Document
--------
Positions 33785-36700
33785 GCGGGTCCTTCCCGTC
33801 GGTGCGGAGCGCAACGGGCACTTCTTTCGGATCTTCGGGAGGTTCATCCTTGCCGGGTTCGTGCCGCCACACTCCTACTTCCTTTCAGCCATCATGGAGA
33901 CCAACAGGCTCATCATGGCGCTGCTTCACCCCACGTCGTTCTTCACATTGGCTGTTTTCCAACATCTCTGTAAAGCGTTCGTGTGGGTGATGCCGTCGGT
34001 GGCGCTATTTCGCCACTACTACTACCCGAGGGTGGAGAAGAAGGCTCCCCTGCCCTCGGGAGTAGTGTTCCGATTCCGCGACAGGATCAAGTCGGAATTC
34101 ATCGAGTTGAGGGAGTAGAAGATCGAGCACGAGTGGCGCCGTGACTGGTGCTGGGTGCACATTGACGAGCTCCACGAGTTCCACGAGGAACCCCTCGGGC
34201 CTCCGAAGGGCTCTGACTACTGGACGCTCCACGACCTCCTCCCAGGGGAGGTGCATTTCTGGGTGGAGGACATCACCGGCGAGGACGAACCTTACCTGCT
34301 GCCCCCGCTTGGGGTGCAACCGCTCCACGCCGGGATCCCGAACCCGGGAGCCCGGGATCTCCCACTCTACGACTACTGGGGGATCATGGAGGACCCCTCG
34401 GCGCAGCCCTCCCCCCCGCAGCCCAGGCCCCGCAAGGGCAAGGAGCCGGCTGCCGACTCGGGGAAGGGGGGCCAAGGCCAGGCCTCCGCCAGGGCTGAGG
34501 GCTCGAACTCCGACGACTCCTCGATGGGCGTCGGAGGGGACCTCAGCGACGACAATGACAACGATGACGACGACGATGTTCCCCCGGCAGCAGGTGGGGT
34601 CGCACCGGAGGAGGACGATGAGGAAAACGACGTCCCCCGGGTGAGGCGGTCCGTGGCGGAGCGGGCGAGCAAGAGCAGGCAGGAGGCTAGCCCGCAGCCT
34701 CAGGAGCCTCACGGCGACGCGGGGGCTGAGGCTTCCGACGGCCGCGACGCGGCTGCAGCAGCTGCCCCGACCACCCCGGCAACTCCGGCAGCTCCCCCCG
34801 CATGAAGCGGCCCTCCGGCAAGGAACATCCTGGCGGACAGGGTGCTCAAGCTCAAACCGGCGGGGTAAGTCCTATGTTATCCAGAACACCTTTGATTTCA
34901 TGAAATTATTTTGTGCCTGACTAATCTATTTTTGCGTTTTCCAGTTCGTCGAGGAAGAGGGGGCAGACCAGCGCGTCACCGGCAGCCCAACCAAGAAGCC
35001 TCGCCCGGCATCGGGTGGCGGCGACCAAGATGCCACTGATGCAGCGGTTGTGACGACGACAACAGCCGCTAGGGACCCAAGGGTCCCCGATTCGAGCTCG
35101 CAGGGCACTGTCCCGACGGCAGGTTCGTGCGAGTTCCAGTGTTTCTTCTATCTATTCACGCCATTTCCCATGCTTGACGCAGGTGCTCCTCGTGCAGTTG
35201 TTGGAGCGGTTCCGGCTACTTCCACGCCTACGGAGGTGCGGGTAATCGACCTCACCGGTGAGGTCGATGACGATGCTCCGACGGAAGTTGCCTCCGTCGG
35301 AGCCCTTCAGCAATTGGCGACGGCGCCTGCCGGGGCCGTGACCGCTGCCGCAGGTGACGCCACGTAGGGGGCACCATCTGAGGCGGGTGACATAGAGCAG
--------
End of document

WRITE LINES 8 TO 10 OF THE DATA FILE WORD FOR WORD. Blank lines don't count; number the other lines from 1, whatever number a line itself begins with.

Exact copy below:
34301 GCCCCCGCTTGGGGTGCAACCGCTCCACGCCGGGATCCCGAACCCGGGAGCCCGGGATCTCCCACTCTACGACTACTGGGGGATCATGGAGGACCCCTCG
34401 GCGCAGCCCTCCCCCCCGCAGCCCAGGCCCCGCAAGGGCAAGGAGCCGGCTGCCGACTCGGGGAAGGGGGGCCAAGGCCAGGCCTCCGCCAGGGCTGAGG
34501 GCTCGAACTCCGACGACTCCTCGATGGGCGTCGGAGGGGACCTCAGCGACGACAATGACAACGATGACGACGACGATGTTCCCCCGGCAGCAGGTGGGGT